It’s the moment you’ve been waiting for – the arrival of your baby! There is no way to know exactly when you will go into labor, however, most women give birth between 38 and 42 weeks of pregnancy. Although waiting for the birth of your baby is exciting, it can also be an anxious tiime. We hope this blog will answer any questions regarding when labor is beginning and how to tell false labor and true labor apart.
True Versus False Labor
You may have periods of “false” labor or irregular contractions of your uterus before “true” labor begins. These are called Braxton Hicks contractions. They are normal but can be painful at times. You might notice them more at the end of the day. It can be hard to tell false labor from true labor. A few differences between true labor and false labor include:
- Timing of contractions
- Change with movement
- Strength of contractions
- Pain of contractions
Signs You Are Approaching Labor
- Feeling as if the baby has dropped lower: Lightening. This is known as the “baby dropping.” The baby’s head has settled into your pelvis. It happens from a few weeks to a few hours before labor begins.
- Increase in vaginal discharge (clear, pink, slightly bloody): Show. A thick mucus plug has accumulated at the cervix during pregnancy. When the cervix begins to dilate, the plug is pushed into the vagina. This happens several days before labor begins or at the onset of labor.
- Discharge of watery fluid from your vagina in a trickle or a gush: Rupture of membranes. The fluid-filled sac that surrounded the baby during pregnancy breaks (or your “water breaks”). This happens several hours before labor begins to any time during labor.
- A regular pattern on cramps that may feel like a bad backache or menstrual cramps: Contractions. Your uterus is tightening and relaxing. These contractions increase as labor begins and may cause pain as the cervix opens and the baby moves through the birth canal. This happens at the onset of labor.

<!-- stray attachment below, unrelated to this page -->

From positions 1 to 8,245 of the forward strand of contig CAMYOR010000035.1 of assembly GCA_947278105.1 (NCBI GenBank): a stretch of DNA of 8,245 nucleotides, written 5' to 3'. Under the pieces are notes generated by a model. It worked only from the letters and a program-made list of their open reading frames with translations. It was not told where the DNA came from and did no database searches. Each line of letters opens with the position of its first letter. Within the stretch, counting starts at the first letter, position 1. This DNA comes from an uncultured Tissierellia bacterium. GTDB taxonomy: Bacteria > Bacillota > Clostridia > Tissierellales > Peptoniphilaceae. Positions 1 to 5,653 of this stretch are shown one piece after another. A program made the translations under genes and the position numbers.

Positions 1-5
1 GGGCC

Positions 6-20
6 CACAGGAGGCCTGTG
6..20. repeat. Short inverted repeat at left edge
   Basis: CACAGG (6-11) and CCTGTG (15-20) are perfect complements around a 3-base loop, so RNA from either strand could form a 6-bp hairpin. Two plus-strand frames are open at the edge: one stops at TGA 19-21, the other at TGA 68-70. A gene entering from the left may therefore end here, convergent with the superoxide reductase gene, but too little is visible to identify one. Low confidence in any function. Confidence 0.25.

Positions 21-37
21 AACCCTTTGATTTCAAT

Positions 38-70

Usually, false contractions are less regular and not as strong as true labor. Sometimes, the only way to tell the difference is by having a vaginal exam to find changes in your cervix that signal the onset of labor. One good way to tell the differences is to time the contractions. Note how long it is from the start of one contraction to the start of the next one. Keep a record for an hour. It may be hard to time labor pains accurately if the contractions are slight. If you think you are in labor, call your doctor’s office or go to the hospital. There also are other signs that should prompt you to call your doctor and go to the hospital:
- Your membranes have ruptured (your “water breaks”), and you are not having contractions.
- You are bleeding from the vagina (other than bloody mucus).
- You have constant, severe pain with no relief between contractions.
- You notice the baby is moving less often.
It is not possible to know exactly when labor will begin, but we do recommend being prepared and knowing what to expect. Being prepared can make it easier for you to relax and focus on the arrival of your baby when the time comes. You are nearing a special, exciting time in your life, please feel free to contact us if you have any questions or to schedule and appointment.